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WWE 2K23 Review: Never Give Up

  • Addition of WarGame match type
  • New, more natural feeling method for escaping pins
  • Refreshing spin on 2K Showcase mode
  • Laggy slowdowns
  • Controls can sometimes be unresponsive
  • The AI can be frustrating

A PS5 code was provided to ZaaZ for this review. "WWE 2K23" will be available on March 14, 2023, for PS4, PS5, Xbox One, Xbox Series X|S, and PC.

Everybody deserves a second chance, right? After the whole "WWE 2K20" debacle, publisher 2K Games and developer Visual Concepts went back to the drawing board with the wrestling franchise and emerged with a much better game in "WWE 2K22." While it wasn't perfect, it was still favorable enough to get WWE fans back on their side — at least, according to MetaCritic. With "WWE 2K22" being a step towards righting the ship, surely the next entry into the long-running series could be something special, right?

Well, the good news is that "WWE 2K23" is a continued step in the right direction. The not-so-good news? It's about as safe as you can get when it comes to pushing the franchise forward. There are plenty of things to enjoy about "WWE 2K23" — most notably its WarGames match and refreshing spin on the 2K Showcase mode. However, "WWE 2K23" doesn't otherwise do too much to step outside of the already established "WWE 2K" formula.

That's not necessarily a bad thing and is ultimately a smart business decision given the series' tumultuous past few years. You just shouldn't expect too much in the way of innovation. "WWE 2K23" continues to build upon the new foundation of last year's game, which means you'll be immediately familiar with much of what this year's entry has to offer. The core gameplay remains largely the same, as do most of the match types and game modes. There are a few tweaks here and there when it comes to how matches play out, but overall, you're still in for the same kind of WWE action that you've come to expect over the years.

Picking up where it left off

For this year's 2K Showcase, "WWE 2K23" puts a fun and refreshing spin on the game mode by having you relive the career of the legendary WWE Superstar John Cena — this year's cover athlete. However, instead of playing as Cena himself, you take on the role of the opponents from his most iconic matches, including Kurt Angle, The Undertaker, and Rob Van Dam's legendary ECW One Night Stand championship match. Each match has objectives that allow to you literally play out the bouts that took place. The more objectives you complete, the more rewards you unlock. But let's be honest, it's mostly just a blast reliving these matches that have gone down in WWE infamy.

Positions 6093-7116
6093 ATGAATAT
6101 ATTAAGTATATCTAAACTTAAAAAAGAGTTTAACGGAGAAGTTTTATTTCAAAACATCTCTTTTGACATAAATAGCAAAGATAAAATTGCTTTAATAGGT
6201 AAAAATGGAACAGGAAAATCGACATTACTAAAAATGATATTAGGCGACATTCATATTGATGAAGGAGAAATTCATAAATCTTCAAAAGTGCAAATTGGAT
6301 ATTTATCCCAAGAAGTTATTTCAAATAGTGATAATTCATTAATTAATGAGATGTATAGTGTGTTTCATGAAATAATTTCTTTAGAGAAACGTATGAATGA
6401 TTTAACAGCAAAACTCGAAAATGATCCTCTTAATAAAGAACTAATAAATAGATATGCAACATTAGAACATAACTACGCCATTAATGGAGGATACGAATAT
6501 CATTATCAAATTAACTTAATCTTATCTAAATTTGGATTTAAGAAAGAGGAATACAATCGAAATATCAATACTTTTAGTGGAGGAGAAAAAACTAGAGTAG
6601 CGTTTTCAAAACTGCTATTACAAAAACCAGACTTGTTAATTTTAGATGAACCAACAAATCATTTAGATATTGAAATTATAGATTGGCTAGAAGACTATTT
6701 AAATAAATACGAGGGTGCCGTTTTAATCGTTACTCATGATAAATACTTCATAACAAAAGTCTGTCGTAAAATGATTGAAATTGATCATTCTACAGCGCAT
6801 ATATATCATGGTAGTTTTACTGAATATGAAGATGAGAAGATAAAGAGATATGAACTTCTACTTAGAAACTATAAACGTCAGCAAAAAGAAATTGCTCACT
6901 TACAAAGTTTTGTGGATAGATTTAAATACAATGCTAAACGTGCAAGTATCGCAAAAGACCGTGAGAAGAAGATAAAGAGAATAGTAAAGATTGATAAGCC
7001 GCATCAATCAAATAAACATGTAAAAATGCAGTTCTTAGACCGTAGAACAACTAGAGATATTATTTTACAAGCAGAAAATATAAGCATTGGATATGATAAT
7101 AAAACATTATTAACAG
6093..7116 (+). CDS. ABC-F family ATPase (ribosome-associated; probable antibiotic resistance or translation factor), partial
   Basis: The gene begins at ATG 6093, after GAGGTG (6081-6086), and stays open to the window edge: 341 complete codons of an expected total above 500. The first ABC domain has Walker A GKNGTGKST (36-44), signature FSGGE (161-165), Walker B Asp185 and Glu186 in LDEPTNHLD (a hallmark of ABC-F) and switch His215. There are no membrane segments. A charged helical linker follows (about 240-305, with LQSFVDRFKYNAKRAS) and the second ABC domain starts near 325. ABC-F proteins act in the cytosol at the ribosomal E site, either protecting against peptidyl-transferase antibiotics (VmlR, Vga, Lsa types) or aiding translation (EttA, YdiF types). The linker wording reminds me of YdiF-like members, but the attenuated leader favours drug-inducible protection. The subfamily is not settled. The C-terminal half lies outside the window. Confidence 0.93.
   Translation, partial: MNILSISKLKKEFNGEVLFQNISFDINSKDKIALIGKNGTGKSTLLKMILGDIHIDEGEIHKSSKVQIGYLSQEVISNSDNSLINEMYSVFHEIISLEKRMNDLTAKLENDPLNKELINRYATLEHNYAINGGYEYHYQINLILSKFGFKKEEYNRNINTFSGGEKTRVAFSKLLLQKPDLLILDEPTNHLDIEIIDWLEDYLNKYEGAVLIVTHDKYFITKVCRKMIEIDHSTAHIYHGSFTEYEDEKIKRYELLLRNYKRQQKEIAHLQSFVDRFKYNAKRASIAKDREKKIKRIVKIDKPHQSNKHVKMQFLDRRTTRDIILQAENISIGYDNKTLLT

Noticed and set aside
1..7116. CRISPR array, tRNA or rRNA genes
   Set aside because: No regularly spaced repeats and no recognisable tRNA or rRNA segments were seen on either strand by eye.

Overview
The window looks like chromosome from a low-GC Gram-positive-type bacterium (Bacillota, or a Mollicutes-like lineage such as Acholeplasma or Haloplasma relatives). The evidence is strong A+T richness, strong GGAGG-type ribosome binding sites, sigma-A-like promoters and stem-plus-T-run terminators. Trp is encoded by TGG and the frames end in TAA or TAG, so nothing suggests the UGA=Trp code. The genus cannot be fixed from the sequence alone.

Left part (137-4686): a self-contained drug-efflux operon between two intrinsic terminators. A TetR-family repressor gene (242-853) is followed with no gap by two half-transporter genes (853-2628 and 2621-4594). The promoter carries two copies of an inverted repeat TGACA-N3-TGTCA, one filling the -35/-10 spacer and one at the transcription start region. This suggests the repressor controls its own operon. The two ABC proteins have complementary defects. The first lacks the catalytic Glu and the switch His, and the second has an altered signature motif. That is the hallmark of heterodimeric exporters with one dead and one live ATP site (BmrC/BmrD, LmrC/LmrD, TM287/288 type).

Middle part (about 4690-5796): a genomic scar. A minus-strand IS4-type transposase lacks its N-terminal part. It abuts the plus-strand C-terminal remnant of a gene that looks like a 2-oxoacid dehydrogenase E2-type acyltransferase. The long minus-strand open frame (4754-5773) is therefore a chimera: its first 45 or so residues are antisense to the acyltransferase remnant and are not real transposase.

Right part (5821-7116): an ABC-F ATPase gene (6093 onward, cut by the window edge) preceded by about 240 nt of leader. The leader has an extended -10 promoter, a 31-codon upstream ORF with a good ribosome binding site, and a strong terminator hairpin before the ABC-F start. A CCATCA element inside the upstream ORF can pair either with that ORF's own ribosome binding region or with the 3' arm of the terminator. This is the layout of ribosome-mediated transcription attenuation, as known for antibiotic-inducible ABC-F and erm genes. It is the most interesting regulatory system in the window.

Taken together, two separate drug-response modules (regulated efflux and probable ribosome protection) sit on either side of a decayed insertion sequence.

In between each match, cutscenes play with Cena recounting the matches, complete with footage of each match in a documentary-style format. It's a great addition that helps make the Showcase mode feel more engaging than it has in the past. Not only does it take you on a trip through time, but it also offers up some great insight into what made him such an iconic part of pro wrestling during his heyday. The Showcase mode still has its issues, however, as certain objectives don't always give you good direction on what needs to be done, resulting in some trial and error.

Still, it's a welcome change of pace for the game mode and it's nice to see that evolution make its way into this year's release.

Bring on the war

The biggest and most fun addition in this year's entry is the WarGames match type. This fan-favorite match type puts teams of three or four in a double-steel cage that encloses two rings that are set up right next to each other. Of course, it's not just a free-for-all when it comes to the participants. Teammates can (and should) work together to take out their opponents. This is often easier said than done, though.